Shinya Arino, one half of the comedy duo Yoiko, stars in the variety show GameCenter CX (Fuji TV ONE) where he takes on various video game challenges. The show, which debuted 16 years ago, centers around a fictional game development company where Arino, the manager (“Arino Kacho”), plays through retro video games. We were approached by the show to make a Custom Edition Hobonichi Techo Weeks, and just as it was released Arino played through Shigesato Itoi’s game Mother 2 (released in North America as EarthBound). Itoi came to visit Arino Kacho in the Challenge Room while he made his way through the game. They talked about their memories of the game on the 30th anniversary of the original Mother title.
Arino KachoHad you made any other games before Mother?
ItoiYou’re playing Mother 2 for the Super Famicom, but Mother for the Famicom was the first game I ever made.
Arino KachoDid you go to Nintendo and tell them you want to make a game?
ItoiYes, that’s a true story.
Arino KachoI see. So out of all the game companies, why Nintendo?
ItoiI owe a lot to Mario. I have asthma, and I start coughing when I lay down. I’ve always had a hard time sleeping, and for a while I had to sit up at all times or else I just couldn’t stop coughing. The only things I could really do while sitting up at night were read a book or play a game. So I’d wake up and grab a controller, and Mario would see me through my asthma at night.
Arino KachoAnd you can’t call on anyone in the middle of the night, so it was you and Mario. Did that make you want to work with Nintendo?
ItoiIt’s more like I felt indebted to Nintendo.
Arino KachoBut feeling indebted to Nintendo doesn’t equate to “I want to make a game,” right?
ItoiWell, one day I finally started playing a copy of Dragon Quest that someone had given me. It’d been sitting around for a while, but it was raining and I had nothing better to do.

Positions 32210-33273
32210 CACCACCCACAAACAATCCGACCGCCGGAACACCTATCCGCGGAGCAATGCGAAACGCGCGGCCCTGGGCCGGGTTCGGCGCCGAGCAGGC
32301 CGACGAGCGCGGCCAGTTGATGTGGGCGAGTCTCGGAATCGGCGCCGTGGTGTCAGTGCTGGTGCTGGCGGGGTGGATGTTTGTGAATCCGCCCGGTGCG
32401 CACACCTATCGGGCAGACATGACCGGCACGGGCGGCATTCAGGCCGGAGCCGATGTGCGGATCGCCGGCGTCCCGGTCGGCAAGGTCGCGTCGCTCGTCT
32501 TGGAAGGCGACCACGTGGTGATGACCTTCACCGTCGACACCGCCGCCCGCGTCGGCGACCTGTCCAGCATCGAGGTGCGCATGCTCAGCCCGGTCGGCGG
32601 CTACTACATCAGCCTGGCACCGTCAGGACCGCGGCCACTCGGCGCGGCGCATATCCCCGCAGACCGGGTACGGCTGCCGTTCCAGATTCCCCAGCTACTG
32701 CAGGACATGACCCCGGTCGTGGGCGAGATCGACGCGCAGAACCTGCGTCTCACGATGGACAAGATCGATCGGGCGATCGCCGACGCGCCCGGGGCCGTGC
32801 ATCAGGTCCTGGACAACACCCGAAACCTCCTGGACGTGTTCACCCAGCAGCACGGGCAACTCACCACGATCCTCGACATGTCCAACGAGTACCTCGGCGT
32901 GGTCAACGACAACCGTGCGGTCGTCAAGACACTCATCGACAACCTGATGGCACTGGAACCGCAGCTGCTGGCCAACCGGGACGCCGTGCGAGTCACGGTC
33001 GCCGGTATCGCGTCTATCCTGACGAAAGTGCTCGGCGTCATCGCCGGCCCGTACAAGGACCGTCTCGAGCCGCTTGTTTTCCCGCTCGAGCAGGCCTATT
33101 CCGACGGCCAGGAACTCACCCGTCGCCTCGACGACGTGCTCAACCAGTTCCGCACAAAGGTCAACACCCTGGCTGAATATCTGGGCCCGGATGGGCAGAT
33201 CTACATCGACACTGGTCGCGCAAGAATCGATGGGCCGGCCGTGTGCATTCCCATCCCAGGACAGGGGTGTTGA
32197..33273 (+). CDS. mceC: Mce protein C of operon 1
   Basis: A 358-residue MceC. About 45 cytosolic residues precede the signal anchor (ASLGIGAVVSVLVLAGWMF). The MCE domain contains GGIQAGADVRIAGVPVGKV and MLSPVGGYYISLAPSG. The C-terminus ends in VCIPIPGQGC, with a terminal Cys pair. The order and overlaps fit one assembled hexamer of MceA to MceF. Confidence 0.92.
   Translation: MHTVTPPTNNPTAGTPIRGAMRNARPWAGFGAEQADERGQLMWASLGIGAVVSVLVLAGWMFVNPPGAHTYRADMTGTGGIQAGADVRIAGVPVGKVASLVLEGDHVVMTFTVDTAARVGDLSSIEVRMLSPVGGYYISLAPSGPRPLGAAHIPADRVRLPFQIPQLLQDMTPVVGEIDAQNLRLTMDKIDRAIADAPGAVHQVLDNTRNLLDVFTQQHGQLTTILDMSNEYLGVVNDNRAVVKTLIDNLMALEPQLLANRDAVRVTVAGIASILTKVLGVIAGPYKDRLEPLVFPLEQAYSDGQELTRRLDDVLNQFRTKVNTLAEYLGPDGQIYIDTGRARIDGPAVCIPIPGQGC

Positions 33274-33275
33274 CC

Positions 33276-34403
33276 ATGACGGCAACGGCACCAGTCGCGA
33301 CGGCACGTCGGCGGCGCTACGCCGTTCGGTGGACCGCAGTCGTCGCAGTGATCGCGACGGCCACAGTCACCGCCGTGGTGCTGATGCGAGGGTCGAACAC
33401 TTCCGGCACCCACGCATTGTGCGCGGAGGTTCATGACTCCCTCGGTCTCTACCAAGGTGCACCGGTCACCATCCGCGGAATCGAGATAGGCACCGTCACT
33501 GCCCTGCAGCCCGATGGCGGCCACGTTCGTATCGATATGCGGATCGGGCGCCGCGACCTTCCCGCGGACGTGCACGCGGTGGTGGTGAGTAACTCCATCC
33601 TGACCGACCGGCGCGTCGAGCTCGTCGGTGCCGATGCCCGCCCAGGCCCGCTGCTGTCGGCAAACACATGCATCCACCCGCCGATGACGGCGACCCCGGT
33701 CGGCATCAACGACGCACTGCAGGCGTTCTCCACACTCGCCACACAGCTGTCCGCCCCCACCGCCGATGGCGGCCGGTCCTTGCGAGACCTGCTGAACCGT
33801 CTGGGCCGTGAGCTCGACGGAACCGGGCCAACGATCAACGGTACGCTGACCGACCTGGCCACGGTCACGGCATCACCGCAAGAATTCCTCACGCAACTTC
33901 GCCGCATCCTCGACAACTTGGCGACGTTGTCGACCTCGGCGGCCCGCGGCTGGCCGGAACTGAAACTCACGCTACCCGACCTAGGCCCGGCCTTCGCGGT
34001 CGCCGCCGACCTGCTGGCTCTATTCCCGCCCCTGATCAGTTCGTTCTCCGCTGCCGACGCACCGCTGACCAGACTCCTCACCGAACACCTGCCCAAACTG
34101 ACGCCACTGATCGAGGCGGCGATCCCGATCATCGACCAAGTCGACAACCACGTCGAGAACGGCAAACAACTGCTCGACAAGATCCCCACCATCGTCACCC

Arino KachoWhat an awful way to put it. (Laughs)
ItoiThat’s how I felt about it before ever playing it. I started it with pretty low expectations, and before I knew it, I was having a great time.
Arino KachoWas that the original Dragon Quest?
ItoiYeah. I diligently made my way through it until I beat the game, and then I saw why everyone liked it so much. By then Dragon Quest 2 was already out and there was a copy at the office. I drove straight to work to grab it, rushed home, and huffed my way over to the TV to throw the cartridge into the console and queue it up.
Arino KachoWow, so as soon as you beat 1 you jumped into 2.
ItoiIt was fun. At first I was simply enjoying the game, but then it occurred to me that there’s someone out there who’s entertaining me through this game.
Arino KachoThe creator of Dragon Quest.
ItoiYeah, it’s like laughing at a comedian’s joke and realizing, “Hey, that person on stage is the one making me laugh!” After a while I found myself thinking about what kind of things I’d do if I made the same sort of game. I wondered why all the role-playing games that were popular at the time had swords and magic.
Arino KachoAh, yes. And there was this requirement that main characters were brave, strong heroes.
ItoiI wanted a weak hero. The main character in Mother has asthma, and his dad is never around. That was the setup I had in mind when wondering what kind of adventure story I could make.
Arino KachoSo that’s what you went to tell Nintendo about?
ItoiI just made a note about it. The first time I went to Nintendo was actually for another reason entirely. They had a game they were working on and just wanted my input.
Arino KachoEven though you’d never worked with games before?
ItoiI hadn’t worked on games, but the president, (Hiroshi) Yamauchi, happened to see me talking about games on a TV show.
Arino KachoOh, what were you talking about?
ItoiGames were more unpopular back then. I was defending them on TV, saying something like, “Manga used to be taboo — you’d be scorned for having manga as a college student. Video games are in the same position today, and although it sounds a little extreme, I think games will eventually be an even bigger part of our culture than manga.”